The North American Free Trade Agreement has provisions in it to allow Mexican trucks (among others) to deliver their cargos inside the United States, and to allow US trucks to deliver cargos in those other countries. Without this, cargos have had to be unloaded from one truck and reloaded on another in border areas to cross from one country into the other. This treaty provision was phased in over several years, and was associated with aggressive safety inspections of the trucks involved.
That wasn't good enough to satisfy the Teamsters Union, which has consistently demanded this treaty provision be changed or breached. The Teamsters claimed their objection is based on safety concerns, but their real objection is that the Mexican truck drivers don't pay them. Now they have Congress and the White House doing their bidding, and they are willing to go to war over 98 trucks. (If safety were really their concern, they would have dropped their objection the Mexican trucks have turned out to be safer than their US counterparts.)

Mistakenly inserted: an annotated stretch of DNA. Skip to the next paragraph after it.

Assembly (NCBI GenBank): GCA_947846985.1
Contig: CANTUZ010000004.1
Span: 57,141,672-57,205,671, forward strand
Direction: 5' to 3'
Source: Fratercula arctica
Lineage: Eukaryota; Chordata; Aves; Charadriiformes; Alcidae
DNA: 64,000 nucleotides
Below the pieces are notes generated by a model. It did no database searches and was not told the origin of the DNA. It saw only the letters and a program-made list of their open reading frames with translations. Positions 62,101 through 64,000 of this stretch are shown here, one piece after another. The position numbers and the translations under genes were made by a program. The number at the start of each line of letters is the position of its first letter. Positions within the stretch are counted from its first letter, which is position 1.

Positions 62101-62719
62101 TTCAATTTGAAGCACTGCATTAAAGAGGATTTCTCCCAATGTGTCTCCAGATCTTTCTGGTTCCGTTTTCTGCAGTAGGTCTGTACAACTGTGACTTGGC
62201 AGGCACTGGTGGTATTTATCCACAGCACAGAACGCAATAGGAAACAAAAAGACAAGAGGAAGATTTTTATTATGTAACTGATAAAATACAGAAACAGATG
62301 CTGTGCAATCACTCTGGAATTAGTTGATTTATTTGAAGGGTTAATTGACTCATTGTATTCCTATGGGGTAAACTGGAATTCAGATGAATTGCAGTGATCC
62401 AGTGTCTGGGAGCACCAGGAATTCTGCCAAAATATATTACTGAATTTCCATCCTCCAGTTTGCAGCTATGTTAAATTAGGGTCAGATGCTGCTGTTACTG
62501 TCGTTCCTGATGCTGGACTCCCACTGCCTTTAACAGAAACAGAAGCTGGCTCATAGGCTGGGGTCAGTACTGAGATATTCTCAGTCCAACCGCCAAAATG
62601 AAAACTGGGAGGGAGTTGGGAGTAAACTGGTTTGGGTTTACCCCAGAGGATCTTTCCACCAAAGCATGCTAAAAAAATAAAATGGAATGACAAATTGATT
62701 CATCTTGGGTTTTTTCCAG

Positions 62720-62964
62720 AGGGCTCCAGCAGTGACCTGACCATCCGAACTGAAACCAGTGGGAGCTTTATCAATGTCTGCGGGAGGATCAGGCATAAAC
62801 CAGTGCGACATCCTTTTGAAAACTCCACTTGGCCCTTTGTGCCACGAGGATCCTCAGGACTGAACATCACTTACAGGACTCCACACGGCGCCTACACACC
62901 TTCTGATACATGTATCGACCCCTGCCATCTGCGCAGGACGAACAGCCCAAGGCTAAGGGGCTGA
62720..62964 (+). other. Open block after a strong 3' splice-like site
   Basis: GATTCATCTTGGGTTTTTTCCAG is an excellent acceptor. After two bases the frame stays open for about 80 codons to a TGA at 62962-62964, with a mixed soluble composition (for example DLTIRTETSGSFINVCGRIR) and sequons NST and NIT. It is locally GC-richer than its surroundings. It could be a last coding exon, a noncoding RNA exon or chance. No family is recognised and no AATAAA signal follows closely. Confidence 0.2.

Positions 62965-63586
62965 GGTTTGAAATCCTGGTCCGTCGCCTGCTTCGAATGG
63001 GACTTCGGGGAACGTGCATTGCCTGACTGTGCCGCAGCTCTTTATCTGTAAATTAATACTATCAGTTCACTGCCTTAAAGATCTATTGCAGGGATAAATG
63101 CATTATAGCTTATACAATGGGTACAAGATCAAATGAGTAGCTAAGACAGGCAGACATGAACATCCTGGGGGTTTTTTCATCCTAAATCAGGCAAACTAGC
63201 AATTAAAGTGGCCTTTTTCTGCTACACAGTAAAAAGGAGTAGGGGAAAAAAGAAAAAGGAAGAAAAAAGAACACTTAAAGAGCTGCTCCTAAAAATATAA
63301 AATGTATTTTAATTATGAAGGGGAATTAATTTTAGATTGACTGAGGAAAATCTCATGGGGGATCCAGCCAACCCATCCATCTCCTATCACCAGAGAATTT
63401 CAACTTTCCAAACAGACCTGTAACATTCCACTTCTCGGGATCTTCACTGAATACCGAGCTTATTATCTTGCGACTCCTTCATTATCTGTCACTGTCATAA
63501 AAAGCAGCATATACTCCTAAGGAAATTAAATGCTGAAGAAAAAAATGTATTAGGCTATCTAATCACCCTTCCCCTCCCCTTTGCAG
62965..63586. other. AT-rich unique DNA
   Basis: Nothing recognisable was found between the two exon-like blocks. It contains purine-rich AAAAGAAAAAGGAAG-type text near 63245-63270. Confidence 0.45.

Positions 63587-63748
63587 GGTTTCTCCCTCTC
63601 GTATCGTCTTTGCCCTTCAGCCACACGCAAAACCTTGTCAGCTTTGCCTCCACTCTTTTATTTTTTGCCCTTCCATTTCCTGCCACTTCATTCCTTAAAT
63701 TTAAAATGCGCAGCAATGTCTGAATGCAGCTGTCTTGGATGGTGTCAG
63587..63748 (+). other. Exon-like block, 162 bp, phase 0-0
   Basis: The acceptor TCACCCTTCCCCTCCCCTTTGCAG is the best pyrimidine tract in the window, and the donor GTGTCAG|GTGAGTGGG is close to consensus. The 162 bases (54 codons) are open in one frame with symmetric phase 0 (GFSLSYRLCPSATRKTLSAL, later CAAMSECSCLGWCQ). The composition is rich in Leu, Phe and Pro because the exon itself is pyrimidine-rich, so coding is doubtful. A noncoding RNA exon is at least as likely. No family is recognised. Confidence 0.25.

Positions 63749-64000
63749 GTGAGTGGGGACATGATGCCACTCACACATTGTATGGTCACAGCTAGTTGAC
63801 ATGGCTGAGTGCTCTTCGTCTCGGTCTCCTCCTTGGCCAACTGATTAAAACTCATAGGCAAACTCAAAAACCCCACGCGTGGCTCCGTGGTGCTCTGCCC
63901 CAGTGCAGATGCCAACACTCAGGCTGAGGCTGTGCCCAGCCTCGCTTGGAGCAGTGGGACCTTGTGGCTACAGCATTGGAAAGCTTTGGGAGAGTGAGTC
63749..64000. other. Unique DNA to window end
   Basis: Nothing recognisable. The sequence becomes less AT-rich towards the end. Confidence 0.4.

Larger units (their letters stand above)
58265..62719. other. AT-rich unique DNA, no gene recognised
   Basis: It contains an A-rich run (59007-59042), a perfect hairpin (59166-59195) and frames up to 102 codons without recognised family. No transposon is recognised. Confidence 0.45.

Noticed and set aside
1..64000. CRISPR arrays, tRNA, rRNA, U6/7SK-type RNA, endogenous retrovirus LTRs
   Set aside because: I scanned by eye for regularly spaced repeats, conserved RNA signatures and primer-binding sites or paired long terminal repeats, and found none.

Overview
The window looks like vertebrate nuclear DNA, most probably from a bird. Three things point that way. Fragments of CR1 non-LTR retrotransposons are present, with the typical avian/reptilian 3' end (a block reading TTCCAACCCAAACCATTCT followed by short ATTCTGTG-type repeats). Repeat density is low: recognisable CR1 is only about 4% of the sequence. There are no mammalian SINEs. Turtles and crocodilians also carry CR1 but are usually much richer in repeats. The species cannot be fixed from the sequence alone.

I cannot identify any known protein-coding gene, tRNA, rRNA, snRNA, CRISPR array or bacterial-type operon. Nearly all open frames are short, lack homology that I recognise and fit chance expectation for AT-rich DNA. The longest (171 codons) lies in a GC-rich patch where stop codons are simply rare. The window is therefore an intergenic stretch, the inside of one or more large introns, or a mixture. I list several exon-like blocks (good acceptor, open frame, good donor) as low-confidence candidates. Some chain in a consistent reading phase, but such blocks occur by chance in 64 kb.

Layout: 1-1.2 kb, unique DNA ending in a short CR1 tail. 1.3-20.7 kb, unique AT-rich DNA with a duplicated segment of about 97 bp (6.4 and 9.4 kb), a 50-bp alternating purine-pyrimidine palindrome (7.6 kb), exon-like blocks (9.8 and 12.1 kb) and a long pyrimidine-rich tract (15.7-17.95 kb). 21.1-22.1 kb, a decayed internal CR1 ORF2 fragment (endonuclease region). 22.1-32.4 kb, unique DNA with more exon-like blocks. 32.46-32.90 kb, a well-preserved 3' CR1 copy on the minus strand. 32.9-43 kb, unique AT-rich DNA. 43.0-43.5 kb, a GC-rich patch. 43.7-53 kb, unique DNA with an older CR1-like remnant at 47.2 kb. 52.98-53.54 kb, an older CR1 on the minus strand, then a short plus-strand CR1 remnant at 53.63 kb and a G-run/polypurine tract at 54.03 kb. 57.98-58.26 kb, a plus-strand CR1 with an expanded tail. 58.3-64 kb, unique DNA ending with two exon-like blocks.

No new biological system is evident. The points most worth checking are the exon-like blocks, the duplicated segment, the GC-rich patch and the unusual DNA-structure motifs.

And so a small item was sneaked into the $410 billion omnibus spending bill, passed by Congress and signed by President Barack Obama, to kill this trucking program. As that took effect, Mexico responded by slapping tariffs on some 90 products from 40 states. This is likely to be the first response to the US starting a trade war. CNN quotes Senator John McCain saying
"Unfortunately, this is a predictable reaction by the Mexican government to a policy that now puts the United States in clear violation of the North American Free Trade Agreement and was inappropriately inserted into the omnibus appropriations bill," McCain said after learning of the Mexican government's plans.
Now the Administration is saying it really doesn't want to start a trade war, and it wants to work with Mexico to come up with a new trucking plan. But, as the Wall Street Journal noted, "unilateral treaty violations aren't the way to get other nations to negotiate concessions."